Links of Olympic strength
With the next two Olympic Games due to be hosted in London and Rio, the Brazilian Chamber of Commerce (BCC) has launched a new Major Sporting Events Committee to strengthen business connections between Brazilian and UK companies.
To mark and celebrate the beginning of this innitiative a conference was held on 26th January with VIP guest speakers and an audience of UK businessmen of the events and infrastructure market, arranged by the BCC and MEI (Major Events International) and hosted by Berwin Leighton Paisner LLP.
Following the opening by the chairman Jaime Gornsztejn, the proceedings began with Paul Deighton, Chief Executive of LOCOG (the 2012 London Organising Committee) responsible for staging the Olympic Games in London 2012, and John Armitt, Chairman of the ODA (Olympic Delivery Authority), the body charged with building the venues, facilities and infrastructure for the 2012 Olympic Games.
Mr.Deighton began with an acute awareness of the timeline ahead, with 78 Wednesdays remaining before London’s Olypics, and discussed the common agenda for both London and Rio, and how in such scenarios you truly need help wherever you can get it, with the challenge which lies before them being translating their winning bid into a successful reality, one which the media will scrutinise every step of the way.
But the exciting prospect amidst all of this is the tremendous and evident capacity for change, something which touches every part of the country, bringing in the energy of younger generations, blending both public and private co-operation and embracing the challenge and opportunity.
Following in his lead, Mr.Armitt then stood up to drum home the here and now of the Games’ progress, their being at 80% through their workload, with a stress upon the importance of setting and achieving goals, ascertaining all of the root planning and design and ensuring this is good enough in order to avoid change en route.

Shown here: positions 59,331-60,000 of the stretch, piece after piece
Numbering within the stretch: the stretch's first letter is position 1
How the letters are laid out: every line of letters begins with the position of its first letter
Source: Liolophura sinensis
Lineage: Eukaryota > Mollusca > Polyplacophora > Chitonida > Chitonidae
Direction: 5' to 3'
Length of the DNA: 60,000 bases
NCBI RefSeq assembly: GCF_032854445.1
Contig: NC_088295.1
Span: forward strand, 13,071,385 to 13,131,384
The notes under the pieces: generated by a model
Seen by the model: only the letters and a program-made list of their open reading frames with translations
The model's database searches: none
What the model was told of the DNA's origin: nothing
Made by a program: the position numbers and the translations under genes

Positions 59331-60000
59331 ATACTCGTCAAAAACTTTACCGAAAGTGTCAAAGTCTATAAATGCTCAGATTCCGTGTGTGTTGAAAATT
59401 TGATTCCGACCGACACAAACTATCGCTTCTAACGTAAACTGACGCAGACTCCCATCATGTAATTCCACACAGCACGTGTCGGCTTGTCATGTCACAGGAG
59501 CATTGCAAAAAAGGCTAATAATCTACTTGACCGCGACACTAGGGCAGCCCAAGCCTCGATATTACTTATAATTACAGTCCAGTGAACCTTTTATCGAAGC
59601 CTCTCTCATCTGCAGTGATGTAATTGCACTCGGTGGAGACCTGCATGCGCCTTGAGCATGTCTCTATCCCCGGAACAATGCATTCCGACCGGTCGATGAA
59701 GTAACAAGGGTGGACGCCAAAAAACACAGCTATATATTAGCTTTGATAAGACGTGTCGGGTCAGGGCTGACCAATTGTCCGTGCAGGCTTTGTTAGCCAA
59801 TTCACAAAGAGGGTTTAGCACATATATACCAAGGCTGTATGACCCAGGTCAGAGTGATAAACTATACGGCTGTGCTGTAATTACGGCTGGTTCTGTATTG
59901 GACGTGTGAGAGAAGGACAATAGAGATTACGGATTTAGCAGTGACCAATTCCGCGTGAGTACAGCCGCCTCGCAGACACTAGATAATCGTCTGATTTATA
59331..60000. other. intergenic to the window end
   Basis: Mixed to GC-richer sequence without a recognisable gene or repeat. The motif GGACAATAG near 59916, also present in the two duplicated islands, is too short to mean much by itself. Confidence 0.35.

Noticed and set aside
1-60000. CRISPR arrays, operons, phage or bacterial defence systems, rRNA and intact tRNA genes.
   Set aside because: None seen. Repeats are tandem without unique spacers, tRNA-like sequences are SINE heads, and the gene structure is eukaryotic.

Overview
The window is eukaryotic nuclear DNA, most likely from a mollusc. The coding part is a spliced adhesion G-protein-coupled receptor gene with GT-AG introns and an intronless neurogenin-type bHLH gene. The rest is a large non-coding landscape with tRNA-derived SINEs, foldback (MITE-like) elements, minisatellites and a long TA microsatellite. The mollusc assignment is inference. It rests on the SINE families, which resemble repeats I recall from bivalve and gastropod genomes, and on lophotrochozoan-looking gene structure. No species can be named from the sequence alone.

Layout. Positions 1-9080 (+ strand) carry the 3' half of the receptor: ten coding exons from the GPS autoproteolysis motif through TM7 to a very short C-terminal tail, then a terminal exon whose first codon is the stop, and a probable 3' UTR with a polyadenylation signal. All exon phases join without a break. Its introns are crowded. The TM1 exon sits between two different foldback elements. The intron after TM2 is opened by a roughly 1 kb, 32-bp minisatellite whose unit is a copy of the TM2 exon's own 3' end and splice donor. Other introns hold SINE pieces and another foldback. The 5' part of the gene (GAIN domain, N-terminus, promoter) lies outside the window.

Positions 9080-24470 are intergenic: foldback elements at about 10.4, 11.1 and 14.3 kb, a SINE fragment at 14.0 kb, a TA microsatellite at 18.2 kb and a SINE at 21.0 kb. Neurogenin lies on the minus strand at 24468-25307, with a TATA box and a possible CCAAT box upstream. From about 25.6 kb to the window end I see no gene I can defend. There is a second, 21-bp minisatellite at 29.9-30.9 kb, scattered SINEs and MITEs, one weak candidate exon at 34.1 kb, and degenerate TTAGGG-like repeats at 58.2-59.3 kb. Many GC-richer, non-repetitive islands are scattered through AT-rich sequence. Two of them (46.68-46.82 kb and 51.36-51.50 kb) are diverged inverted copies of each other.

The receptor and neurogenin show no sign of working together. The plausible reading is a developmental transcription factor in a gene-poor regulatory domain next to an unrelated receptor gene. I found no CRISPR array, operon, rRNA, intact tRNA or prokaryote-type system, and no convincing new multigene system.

The opportunities he highlighted lay in the areas of industry, initiatives for sustainability and the environment, and how knowledge, ideas and importantly lessons learnt along the way can then be subsequently sold or exchanged with future hosts afterwards; it’s “nakedly commercial out there”, he remarked.
Next up was Dennis Mills, Chief Executive of MEI, to outline the Committee’s activites. Turning the focus a touch more to Brazil, he explained the country faces vast hurdles ahead, with huge modernisation programmes in both the country’s transport and infrastructure ahead of the Olympics and World Cup (an obstacle of a lesser size for London), and Brazil’s 12 City Major Event Challenge, in which the budgets for some tower over equivalent budgets on these shores.
Mr.Mills went on to point out that Brazil’s volunteer programme would need to be advanced, but that MEI’s prime concern was for the committee to bring focus on the iconic and multi-sector market, a market that no-one can ignore, and monopolise on the opportunity of connecting companies here in the UK to those in Brazil
Bringing the early evening’s presentation to a close the Brazilian Embassador in London, Roberto Jaguaribe, rose to share some thoughts, the overriding one being conviction that London 2012 and the World Cup and Rio 2016 would be a total success, with the London bid and project truly setting the standard.
What presents itself before us is a necessary undertaking, facilitating enterprise through the commitment of both countries’ governments to seal a stronger connection.
In 2011 we can look forward to the visits of Nick Clegg, the Foreign Secretary and also the Prime Minister in Brazil, demonstrating the importance of this relationship and a celebration of the possible links between London 2012 and Rio 2016.
By Milo Steelefox & Olly Hunter